The fixing of this casement is subject to the right of either of the parties to petition the trial Court to order a survey more particularly describing the same not inconsistent herewith.

We next consider the contention advanced by the appellees that the award of an attorney's fee is authorized by Title 46, Section 63, Code of Alabama 1940, as amended, which provides:

"In all suits and proceedings in the probate courts and circuit courts and other courts of like jurisdiction, where there is involved the administration of a trust, or where there is involved the sale of property for distribution, or where there is a partition in kind of real or personal property between tenants in common, the court having jurisdiction of such suit or proceeding may ascertain a reasonable attorney's fee, to be paid to the attorneys or solicitors representing the trust, joint, or common property, or any party in the suit or proceeding, and is authorized to tax as a part of the *166 costs in such suit or proceeding such reasonable attorney's fee, which is to be paid when collected as the other costs in the proceeding to such attorneys or solicitors as may be directed or ordered by the court and to be a lien on the several parts in case of partition in kind." [Emphasis added.]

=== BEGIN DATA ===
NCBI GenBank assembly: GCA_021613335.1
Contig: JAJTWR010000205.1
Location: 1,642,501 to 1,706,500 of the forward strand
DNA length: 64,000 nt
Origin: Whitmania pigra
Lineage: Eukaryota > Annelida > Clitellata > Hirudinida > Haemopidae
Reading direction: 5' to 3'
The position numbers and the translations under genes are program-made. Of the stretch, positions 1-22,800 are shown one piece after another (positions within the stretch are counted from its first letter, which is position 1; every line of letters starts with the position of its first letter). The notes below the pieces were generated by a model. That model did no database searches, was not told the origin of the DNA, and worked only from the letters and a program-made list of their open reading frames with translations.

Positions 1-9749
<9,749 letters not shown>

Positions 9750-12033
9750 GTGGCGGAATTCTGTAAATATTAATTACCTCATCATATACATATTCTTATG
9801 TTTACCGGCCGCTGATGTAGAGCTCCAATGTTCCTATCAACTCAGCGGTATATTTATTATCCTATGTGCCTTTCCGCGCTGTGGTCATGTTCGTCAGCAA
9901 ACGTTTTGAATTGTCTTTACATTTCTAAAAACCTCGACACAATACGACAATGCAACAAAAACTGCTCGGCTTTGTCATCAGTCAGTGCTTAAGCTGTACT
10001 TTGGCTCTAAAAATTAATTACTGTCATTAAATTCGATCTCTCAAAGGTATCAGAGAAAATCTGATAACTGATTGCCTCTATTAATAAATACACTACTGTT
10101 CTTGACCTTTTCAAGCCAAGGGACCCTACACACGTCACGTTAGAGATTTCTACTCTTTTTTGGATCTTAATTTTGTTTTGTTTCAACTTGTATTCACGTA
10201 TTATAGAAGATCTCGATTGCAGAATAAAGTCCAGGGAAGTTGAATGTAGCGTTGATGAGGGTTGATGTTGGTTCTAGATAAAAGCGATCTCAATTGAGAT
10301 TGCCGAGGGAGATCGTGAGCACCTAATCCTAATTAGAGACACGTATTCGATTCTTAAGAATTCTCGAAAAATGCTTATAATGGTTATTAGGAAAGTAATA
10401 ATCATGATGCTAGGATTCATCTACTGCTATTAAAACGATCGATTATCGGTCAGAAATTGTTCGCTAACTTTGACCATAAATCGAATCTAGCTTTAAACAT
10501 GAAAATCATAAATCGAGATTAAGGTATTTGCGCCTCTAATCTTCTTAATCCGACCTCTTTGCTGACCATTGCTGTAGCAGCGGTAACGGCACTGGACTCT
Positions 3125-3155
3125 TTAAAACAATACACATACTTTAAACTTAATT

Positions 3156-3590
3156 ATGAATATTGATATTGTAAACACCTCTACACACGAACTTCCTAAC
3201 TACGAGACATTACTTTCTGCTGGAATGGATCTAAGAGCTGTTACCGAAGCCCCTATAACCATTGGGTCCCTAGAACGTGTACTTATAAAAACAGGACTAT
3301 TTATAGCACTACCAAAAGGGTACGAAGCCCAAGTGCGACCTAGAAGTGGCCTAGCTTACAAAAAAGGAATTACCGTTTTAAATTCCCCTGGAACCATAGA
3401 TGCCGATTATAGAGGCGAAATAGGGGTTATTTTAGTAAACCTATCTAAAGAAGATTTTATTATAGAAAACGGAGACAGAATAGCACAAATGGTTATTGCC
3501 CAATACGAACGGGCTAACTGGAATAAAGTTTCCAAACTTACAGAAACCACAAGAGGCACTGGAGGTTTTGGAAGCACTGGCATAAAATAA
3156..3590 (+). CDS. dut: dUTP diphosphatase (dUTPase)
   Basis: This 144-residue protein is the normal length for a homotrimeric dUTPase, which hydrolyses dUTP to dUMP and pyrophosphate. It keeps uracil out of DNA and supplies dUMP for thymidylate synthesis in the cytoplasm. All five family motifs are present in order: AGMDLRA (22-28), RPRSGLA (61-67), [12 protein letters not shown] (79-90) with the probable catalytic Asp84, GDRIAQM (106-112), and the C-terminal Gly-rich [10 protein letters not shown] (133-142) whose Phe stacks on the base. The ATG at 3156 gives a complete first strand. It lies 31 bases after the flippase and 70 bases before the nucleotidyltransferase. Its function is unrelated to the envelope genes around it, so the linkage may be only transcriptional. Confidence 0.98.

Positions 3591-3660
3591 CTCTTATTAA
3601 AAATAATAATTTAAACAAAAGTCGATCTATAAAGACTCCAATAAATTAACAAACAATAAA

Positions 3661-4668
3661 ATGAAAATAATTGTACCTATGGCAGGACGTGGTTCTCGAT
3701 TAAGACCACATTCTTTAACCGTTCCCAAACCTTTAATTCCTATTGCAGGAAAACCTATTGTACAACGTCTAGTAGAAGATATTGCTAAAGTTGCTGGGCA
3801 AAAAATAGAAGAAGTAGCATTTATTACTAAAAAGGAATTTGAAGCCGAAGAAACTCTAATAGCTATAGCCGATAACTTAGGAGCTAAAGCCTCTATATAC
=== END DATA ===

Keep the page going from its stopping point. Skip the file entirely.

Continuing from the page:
The pertinent portions of this section denote clearly that the subject matter encompassed therein is inapplicable to the instant case. By definition, a tenancy in common is the holding of an estate in land by different persons under different titles, but there must be a unity of possession and each must have the right to occupy the whole in common with his cotenants. Kellum v. Williams, 252 Ala. 71, 39 So. 2d 573 (1949). Here, the owner of the dominant property has not asserted a right to the whole of the servient property; but, instead, he claims only a right to subject a designated portion of the servient property to his own use and benefit.